Christian Group Attacked For Being Included In The SPLC’s ‘Hate Map’ Still In The List Nine Years Later

When the Family Research Council, an evangelical Christian activist group came out in 2013 to support Chik-fil-A’s charitabile foundation for its efforts in fighting the legalization of same-sex marriage, a 29 year old man by the name of Floyd Lee Corkins took it upon himself to storm the council’s Washington D.C. headquarters to make a statement to oppose their conservative stance.

That statement, according to NBC News, was “to kill as many people as I could…then smear a Chicken-fil-A [sic] sandwich on their face.” True enough, Collins had at the time 15 Chick-fil-A sandwiches in his backpack, which also carried 50 rounds of 9mm ammunition that he would use on the FRC staff members. He was prevented from succeeding thanks to the brave security guard, Leonardo Johnson, who despite being shot in the arm was able to stop Corkins.

According to Yahoo! News, the gunman used the Southern Poverty Law Center’s “hate map” to target the FRC. Corkins at the time said he wanted to “to make a statement against the people who work in that building…and with their stance against gay rights and Chick fil-A.” He later pleaded guilty to committing an act of terrorism and faced up to 25 years in prison.

Today, just a day after the ninth anniversary of Corkins’ attack on the FRC, the Christian group still remains on the SPLC’s “hate map,” a divisive scheme that uses the label “hate group” to “exaggerate hate in a fundraising scheme” by branding conservative and Christian organizations as one and place them in categories such as those as the Ku Klux Klan, the report said.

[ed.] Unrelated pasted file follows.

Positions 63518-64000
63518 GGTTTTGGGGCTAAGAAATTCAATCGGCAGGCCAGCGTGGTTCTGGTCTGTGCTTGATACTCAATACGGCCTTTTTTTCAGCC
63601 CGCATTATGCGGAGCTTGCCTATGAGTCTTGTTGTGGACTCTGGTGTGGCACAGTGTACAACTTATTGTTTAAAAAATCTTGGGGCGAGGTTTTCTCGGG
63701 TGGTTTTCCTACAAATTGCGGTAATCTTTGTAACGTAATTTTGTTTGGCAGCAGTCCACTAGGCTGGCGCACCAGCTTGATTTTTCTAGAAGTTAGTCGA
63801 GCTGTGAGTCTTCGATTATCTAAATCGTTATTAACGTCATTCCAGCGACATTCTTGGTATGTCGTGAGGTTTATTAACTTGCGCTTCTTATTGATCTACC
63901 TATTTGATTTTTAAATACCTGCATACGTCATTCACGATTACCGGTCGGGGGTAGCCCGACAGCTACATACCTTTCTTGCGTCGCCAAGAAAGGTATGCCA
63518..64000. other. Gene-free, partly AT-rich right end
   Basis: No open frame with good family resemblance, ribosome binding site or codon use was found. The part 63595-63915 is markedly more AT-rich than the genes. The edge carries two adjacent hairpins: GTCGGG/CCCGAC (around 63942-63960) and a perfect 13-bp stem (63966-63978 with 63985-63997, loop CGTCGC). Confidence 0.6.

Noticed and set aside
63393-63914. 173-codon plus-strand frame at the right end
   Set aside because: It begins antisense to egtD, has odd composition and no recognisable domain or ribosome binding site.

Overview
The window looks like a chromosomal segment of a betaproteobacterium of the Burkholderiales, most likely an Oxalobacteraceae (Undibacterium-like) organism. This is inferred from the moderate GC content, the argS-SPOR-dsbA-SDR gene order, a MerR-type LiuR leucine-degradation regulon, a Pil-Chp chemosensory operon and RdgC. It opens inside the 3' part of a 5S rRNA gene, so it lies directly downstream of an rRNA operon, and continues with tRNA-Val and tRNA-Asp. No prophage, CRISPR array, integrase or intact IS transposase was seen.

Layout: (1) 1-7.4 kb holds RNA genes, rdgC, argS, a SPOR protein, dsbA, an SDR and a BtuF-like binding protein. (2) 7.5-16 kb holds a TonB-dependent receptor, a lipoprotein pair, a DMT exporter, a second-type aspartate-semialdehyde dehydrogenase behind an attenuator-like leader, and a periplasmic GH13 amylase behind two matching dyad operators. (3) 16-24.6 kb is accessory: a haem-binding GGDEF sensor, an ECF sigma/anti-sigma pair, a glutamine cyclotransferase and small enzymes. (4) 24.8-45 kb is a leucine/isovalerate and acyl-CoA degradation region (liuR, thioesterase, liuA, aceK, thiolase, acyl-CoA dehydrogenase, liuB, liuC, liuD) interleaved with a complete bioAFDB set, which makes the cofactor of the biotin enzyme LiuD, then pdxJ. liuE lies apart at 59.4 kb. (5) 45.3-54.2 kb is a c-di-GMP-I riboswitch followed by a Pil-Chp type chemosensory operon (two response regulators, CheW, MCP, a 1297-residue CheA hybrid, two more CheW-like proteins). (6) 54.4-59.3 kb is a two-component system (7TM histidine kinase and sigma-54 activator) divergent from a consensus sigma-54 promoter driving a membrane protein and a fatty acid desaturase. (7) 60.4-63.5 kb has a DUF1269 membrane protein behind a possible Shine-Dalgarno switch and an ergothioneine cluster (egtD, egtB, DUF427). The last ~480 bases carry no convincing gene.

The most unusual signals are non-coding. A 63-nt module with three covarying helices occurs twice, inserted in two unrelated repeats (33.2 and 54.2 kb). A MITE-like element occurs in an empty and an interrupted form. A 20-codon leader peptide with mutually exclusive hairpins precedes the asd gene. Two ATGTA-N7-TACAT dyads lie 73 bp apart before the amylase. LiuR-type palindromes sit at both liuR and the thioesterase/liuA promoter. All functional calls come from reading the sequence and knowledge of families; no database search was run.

“Nothing speaks to the SPLC’s inhumanity as much as its behavior after the shooting at FRC,” retired Lt. Gen. Jerry Boykin, who now serves as the FRC’s executive vice president, told Fox News. “Rather than remove the map used by a terrorist to attempt to kill dozens of people, the SPLC doubled down and even expanded its list to include other non-violent conservative, Christian and parent organizations who opposed the SPLC’s political agenda.”

Boykin argued, “It is the intention of the SPLC to fix animus and hostility on the organizations it places on its hate map.” He pointed out how SPLC had added conversative and Christian organizations on the “hate map,” including Alliance Defending Freedom, a law firm specializing in fighting for Christian causes and has won multiple Supreme Court cases for conservatives. ADF was added by SPLC to their “hate map” in 2016. A year later, they added the Christian ministry D. James Kennedy Ministries (DJKM) to the “hate map” list.

Mark Potok, a former SPLC spokesman, admitted in 2007 that they do not “monitor hate groups,” but rather, “Our aim in life is to destroy these groups, completely destroy them.”

“We’re not trying to change anybody’s mind. We’re trying to wreck the groups. We’re trying to destroy them. Not to send them to prison unfairly or to take their free speech rights away, but as a political matter to destroy them,” Potok reiterated his point in 2008.

A quick look at the SPLC’s hate map shows that the “hate groups” they label as such fall into only a few categories: “anti-immigrant,” “anti-LGBTQ,” “anti-Muslim,” “General Hate” and “white nationalist.” Groups with obvious hatred against Christians are not included in the list.

A separate Fox News report showed that some left-leaning organizations such as the SPLC have used “hate” labels to target charitable organizations and force them into blacklisting conservative groups. Even Big Tech giants such as Amazon use SPLC’s “hate groups” to determine which organizations should be recipients of its Amazon Smile charity program.